"We simply attempt to be fearful when others are greedy and to be greedy only when others are fearful." -- Warren Buffett
Of all the Oracle of Omaha's orations, this one holds a special place in Foolish investors' hearts. When looking to bag a bargain, a panicked sell-off by jittery investors offers you a great chance to buy stocks on the cheap.
In the short term, professional traders' pessimism can become a self-fulfilling prophecy. Desperate institutions lower their asking prices to get rid of a stock, prompting buyers' bid prices to fall in tandem and creating the very price decline that both sides feared in the first place -- until the selling stops.
Until it does, savvy investors can get greedy, snapping up bargains from these fearful sellers. (Assuming they really are bargains.) In today's column, we'll see which stocks Wall Street's motivated sellers are most frantic to unload. Once we've compiled this shopping list of potential picks, we'll check them against the collective intelligence of Motley Fool CAPS.
Today's contenders include:
CAPS Rating (out of 5)
China Green Agriculture
Samson Oil & Gas
Companies are selected based on past-three-month changes in institutional ownership, as reported on finviz.com Monday morning. Recent price provided by Yahoo! Finance. CAPS ratings from Motley Fool CAPS.
According to today's Wall Street Journal, the worst is over, and U.S. stocks are once again trading at pre-S&P downgrade levels. Fitch just confirmed that it's not downgrading the United States (yet). But markets have dipped back into the red regardless. Fear, it seems, is difficult to banish from the market -- but that's OK.
Thanks to Mr. Market's more nervous Nellies, investors now have the chance to buy shares of cash-rich Vistaprint for as low as 15 times earnings, and tiny Chinese ag-play CGA for less than four times earnings. And did I mention China Green Agriculture has half its market cap in cash? Similarly cash-rich Samson has minimal revenues so far but claims nearly 11 billion cubic feet of proven natural gas reserves. Even at today's depressed prices, with natural gas currently going for $4.05 per million BTUs, these assets should be worth about $46 million.
Vantage isn't quite as flush, granted. But the stock costs only 1.2 times sales -- a mere fraction of the P/S ratios accorded to larger drillers Atwood Oceanics
Yet the best bargain of all on today's list may be a little company you've probably never heard of before -- home-based nursing-care provider Almost Family. While CAPS members give only mediocre three-star ratings to most of the stocks on this week's list, Almost Family gets the Fool five-star treatment. Why?
The bull case for Almost Family
CAPS member ipsiety starts us off with a few numbers: "ROE 21% … Cash/Debt $55.46 million / $1.47 million … P/E=8.1."
All-Star investor ChicagoBragger calls Almost Family's return on invested capital "incredible … a true compoinding machine." Our CAPS member continues: "Industry is very fragmented allowing for plenty of room for growth. Balance sheet is very strong. … Enterprise value of ~$135MM on a company that is earning over $30MM annually in an industry with stable and growing demand."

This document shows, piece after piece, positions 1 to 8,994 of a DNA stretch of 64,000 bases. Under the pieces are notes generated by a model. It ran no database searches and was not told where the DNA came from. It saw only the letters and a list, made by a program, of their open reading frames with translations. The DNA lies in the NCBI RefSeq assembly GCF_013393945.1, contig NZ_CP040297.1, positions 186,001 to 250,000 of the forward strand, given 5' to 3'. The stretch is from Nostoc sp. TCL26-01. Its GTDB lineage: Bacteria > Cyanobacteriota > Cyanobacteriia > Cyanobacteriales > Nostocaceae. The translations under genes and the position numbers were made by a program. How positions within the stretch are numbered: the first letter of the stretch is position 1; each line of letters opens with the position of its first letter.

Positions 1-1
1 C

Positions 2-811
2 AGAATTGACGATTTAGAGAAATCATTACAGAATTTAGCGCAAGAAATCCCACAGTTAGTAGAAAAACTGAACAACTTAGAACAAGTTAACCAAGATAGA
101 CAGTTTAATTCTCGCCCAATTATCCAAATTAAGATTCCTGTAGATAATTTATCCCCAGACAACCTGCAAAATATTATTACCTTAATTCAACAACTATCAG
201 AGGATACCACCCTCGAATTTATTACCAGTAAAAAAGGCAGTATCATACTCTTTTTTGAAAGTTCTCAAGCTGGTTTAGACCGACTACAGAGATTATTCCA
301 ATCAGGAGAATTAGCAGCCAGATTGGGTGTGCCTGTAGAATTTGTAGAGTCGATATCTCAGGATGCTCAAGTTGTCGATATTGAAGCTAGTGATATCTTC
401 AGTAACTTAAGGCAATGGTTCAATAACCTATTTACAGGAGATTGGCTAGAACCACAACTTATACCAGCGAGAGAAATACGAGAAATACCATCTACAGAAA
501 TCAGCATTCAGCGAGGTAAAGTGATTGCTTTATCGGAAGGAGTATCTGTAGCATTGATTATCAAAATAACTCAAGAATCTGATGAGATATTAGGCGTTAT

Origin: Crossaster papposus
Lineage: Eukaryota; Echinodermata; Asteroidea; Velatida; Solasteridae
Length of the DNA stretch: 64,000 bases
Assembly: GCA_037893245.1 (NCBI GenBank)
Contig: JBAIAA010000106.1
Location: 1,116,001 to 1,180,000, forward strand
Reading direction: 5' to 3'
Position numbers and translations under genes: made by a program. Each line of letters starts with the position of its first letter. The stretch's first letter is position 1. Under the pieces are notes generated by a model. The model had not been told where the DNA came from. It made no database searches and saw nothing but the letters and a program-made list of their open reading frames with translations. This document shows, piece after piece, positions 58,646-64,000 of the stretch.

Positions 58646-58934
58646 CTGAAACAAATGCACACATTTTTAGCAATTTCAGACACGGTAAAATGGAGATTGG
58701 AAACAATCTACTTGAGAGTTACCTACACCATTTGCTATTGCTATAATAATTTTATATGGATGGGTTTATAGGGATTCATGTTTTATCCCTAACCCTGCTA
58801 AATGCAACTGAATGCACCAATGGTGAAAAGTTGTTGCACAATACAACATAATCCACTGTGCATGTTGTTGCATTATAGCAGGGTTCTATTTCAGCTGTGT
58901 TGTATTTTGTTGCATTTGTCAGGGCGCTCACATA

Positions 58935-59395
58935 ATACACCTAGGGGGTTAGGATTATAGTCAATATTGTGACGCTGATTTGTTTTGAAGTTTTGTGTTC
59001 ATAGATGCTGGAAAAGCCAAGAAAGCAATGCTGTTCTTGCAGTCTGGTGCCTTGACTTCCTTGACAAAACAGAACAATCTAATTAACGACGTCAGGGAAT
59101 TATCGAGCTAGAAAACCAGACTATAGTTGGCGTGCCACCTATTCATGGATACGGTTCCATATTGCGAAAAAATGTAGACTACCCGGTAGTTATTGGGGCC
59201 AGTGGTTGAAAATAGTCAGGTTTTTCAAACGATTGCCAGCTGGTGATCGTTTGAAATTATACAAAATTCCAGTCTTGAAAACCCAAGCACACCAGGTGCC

But even granting all that, why is Almost Family so cheap? CAPS member garybeene chalks it up to "healthcare uncertainty" but argues that "this uncertainty offers a very attractive entry point as AFAM provides the best valued product when compared to the costs of hospital beds and retirement facilities."
Right now, Wall Street's wigging out over the implications of Washington's "grand compromise" to curtail government spending earlier this month. As details of the debt-ceiling raise began filtering out, shares of nearly every company associated in any way with Medicare and Medicaid funding dropped sharply, Almost Family included. Yet it looks to me -- and it looks to many investors here in Fooldom -- that this risk has been more than priced into Almost Family's stock already.
Consider: Based on trailing results, A-Fam currently costs less than 7 times earnings. Its strong cash generation gives the company a price-to-free cash flow ratio even lower -- just 5.3 -- and if you back out the company's copious cash reserves, the enterprise value-to-free cash flow ratio on this one drops even further, all the way to 3.9. (No, that's not a typo.)
Foolish final thought
Perhaps even more amazing than the numbers you've seen here is this last one: Even with the likelihood of federal spending cuts, Almost Family is still expected to grow its earnings 14% per year over the next five years. With an EV/FCF of 3.9, and 14% growth, Almost Family is almost too cheap to believe.
Do you believe it? Or do you think there's something we're missing here? Tell us what you think on Motley Fool CAPS.